Learning From the Past

My last post (from what I’m told) ruffled some feathers in my old team. I actually find that odd given how well known the types of actions I mentioned are among that team.

I live my life as if everything is a learning experience. I mean that – everything. I don’t regret my time on Teams for a moment. I learned a lot, had a chance to do a lot of what I think I do best. Even the bad management and culture are learning experiences, even if they’re a lesson in what not to do.

Last week, I had a long flight to an offsite with my leads – we work in five different offices and get together twice a year to discuss people and strategy. On the people side, we discuss impact (what did they deliver?; how valuable were there contributions?), and potential (what’s their upside?; what will their long-term impact be?)

I spent most of the flight from Seattle to Toronto (on my way to Montreal) in a half meditative state thinking about the last year, and thinking about the upcoming discussion with my team. Above all, I wanted to have a fair discussion, but between thinking about the things I didn’t like about Microsoft (someone once told me that a way to discover your values is to think of the things that piss you off the most – the opposite are your core values), it took me a while to focus. At Microsoft, a lot of the high potential pool is dominated by “very Type-A” people (not you, Dan). Given the culture of competitiveness, that makes a lot of sense. There’s nothing wrong with that for people who do (or want to do) well in that culture.

But that’s not us – while I’m sure there are ultra-competitive people at Unity, it’s not really our culture, and especially not my team. Eventually, I got a little bit of clarity and came up with a model we used to discuss potential that worked pretty well.

As a starting point, I stole a grid from HR that described “Low Potential” (no room for growth), “Medium Potential” (solid performers with room to grow), and “High Potential” (Rising stars, the heart of the operation, and a knowledge anchor).

Yes – I know. WIth that range, a lot of people will fall between Low and Medium, and Medium and High. But  I realized that those descriptions (much longer in the grid from HR) were descriptions of the person, with no discussion on the what people did (actions). My initial thought was that high potential people in an org like ours were, 1) humble; 2) great communicators / leaders; 3) passionate and hungry to learn.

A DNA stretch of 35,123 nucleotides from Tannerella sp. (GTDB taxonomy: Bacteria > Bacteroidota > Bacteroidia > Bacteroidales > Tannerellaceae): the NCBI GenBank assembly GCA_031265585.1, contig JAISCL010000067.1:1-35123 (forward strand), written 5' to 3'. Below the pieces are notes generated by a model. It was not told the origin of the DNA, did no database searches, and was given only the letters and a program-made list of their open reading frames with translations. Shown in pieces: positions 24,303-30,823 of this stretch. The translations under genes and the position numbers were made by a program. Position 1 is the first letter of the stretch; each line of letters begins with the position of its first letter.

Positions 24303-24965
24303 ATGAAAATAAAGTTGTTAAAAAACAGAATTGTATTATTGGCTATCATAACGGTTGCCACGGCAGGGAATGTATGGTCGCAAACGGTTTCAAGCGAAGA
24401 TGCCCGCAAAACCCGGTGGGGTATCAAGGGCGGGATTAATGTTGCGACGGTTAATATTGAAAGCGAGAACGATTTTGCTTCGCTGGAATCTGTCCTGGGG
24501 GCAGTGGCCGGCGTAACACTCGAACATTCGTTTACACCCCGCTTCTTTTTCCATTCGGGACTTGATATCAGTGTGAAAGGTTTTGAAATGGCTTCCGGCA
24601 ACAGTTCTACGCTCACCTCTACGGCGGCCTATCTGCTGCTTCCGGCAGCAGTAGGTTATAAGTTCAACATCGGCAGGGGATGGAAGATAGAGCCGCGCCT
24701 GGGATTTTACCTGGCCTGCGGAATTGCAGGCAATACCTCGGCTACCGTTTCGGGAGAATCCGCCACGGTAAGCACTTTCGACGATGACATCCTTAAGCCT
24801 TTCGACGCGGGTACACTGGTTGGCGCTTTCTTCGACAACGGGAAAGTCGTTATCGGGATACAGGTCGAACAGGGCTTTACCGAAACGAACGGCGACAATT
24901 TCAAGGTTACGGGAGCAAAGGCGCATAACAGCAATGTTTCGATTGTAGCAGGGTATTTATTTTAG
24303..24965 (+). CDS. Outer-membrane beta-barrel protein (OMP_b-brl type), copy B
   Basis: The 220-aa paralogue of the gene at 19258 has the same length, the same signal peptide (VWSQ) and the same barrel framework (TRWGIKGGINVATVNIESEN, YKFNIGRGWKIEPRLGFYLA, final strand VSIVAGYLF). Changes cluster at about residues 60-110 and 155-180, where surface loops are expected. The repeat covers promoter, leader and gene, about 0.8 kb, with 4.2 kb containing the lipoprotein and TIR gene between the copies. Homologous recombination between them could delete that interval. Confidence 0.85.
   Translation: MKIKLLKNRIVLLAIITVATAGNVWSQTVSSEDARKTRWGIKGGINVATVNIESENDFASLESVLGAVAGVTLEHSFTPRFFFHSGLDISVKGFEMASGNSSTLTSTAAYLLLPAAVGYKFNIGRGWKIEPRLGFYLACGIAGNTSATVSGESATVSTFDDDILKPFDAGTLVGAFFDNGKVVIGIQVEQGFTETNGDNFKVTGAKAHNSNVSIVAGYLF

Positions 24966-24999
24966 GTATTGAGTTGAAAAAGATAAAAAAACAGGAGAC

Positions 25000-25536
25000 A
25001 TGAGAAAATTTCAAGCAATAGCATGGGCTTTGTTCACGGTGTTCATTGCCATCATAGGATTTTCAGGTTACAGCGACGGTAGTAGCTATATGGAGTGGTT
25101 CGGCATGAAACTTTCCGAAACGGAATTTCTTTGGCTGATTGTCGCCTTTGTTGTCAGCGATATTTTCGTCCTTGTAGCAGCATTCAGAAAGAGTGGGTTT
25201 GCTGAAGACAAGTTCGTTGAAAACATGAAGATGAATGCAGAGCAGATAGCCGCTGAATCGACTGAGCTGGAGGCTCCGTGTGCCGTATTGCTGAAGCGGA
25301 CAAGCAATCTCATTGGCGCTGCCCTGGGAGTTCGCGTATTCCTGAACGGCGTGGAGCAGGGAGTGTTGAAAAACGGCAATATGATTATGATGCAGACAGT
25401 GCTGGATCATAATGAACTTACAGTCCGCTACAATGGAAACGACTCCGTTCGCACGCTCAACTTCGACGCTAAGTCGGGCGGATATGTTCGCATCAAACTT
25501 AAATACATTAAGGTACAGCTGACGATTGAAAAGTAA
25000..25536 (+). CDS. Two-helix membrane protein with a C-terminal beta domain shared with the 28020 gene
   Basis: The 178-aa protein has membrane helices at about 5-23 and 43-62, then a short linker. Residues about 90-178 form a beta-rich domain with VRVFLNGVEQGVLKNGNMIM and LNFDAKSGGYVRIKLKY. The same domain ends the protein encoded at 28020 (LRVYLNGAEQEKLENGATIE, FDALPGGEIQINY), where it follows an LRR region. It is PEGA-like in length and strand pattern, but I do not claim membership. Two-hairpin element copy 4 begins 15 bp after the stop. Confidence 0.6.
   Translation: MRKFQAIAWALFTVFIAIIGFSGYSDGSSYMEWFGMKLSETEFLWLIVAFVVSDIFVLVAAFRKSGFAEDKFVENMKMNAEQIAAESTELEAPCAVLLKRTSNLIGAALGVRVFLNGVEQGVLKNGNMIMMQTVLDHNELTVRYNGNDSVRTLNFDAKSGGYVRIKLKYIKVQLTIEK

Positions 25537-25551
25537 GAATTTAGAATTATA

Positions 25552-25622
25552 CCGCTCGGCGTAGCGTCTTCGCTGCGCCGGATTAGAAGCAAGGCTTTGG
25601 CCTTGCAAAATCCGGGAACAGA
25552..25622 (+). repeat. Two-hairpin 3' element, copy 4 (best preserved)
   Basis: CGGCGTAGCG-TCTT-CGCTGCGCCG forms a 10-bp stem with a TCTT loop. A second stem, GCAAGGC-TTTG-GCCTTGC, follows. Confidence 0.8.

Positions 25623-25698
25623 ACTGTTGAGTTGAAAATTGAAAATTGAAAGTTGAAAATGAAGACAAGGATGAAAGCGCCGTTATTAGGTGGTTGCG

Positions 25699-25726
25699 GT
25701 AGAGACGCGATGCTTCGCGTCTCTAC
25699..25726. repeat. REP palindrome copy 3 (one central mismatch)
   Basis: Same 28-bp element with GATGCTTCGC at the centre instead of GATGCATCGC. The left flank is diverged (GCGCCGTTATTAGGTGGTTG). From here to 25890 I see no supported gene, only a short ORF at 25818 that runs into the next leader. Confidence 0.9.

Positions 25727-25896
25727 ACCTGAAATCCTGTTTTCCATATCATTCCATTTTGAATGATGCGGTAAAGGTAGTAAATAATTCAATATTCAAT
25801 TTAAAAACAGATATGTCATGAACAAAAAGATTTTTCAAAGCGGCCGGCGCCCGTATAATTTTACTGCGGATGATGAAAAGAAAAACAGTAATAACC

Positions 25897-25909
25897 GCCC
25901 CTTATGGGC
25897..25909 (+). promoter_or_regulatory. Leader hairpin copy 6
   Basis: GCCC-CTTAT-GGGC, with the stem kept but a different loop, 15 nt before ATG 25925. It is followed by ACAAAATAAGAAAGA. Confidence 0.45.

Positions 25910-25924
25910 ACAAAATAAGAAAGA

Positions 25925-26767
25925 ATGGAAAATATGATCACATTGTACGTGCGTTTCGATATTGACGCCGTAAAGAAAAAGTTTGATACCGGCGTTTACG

Egos get in the way of success People who are humble and treat others with respect will go farther.

Emotional Intelligence

People with higher emotional intelligence (ability to manage emotions of themselves and other people) maintain relationships better than others, and building relationships (over burning bridges) is critical for long term success. Senior employees need a network, and you need EQ (or good “people skills”) to build that network

Hunger and Passion

A demonstrated passion for learning and the courage to continuously try new things and incorporate new ideas is something I see in all of the rising stars I’ve ever met.

Incidentally, I believe these are all also things we should look for in hiring new employees.

I believe, that people who are good at all three of these have the ability to succeed in the long term, no matter what they do. People who are weak in all three are likely also weak employees. Everyone else (including those who may be excellent in two items above and average in another) have moderate (not bad) potential overall.

It’s not a perfect model, and definitely a work in progress, but it feels right – both in looking at my current team, and applying the model to dozens of folks I’ve worked with throughout my career.

I have another long flight next week – we’ll see what I come up with next.


  1. Teams has not changed for the better. Worse quality, worse performance, and worse culture. Anybody who tries to be reasonable or think of anything other than instant gratification is sidelined or streamrolled. Only silver lining is there are now even more sycophants so it’s fun to watch them fight. Eat-your-young culture is also doing a number on attrition, especially of women.

    — a former colleague

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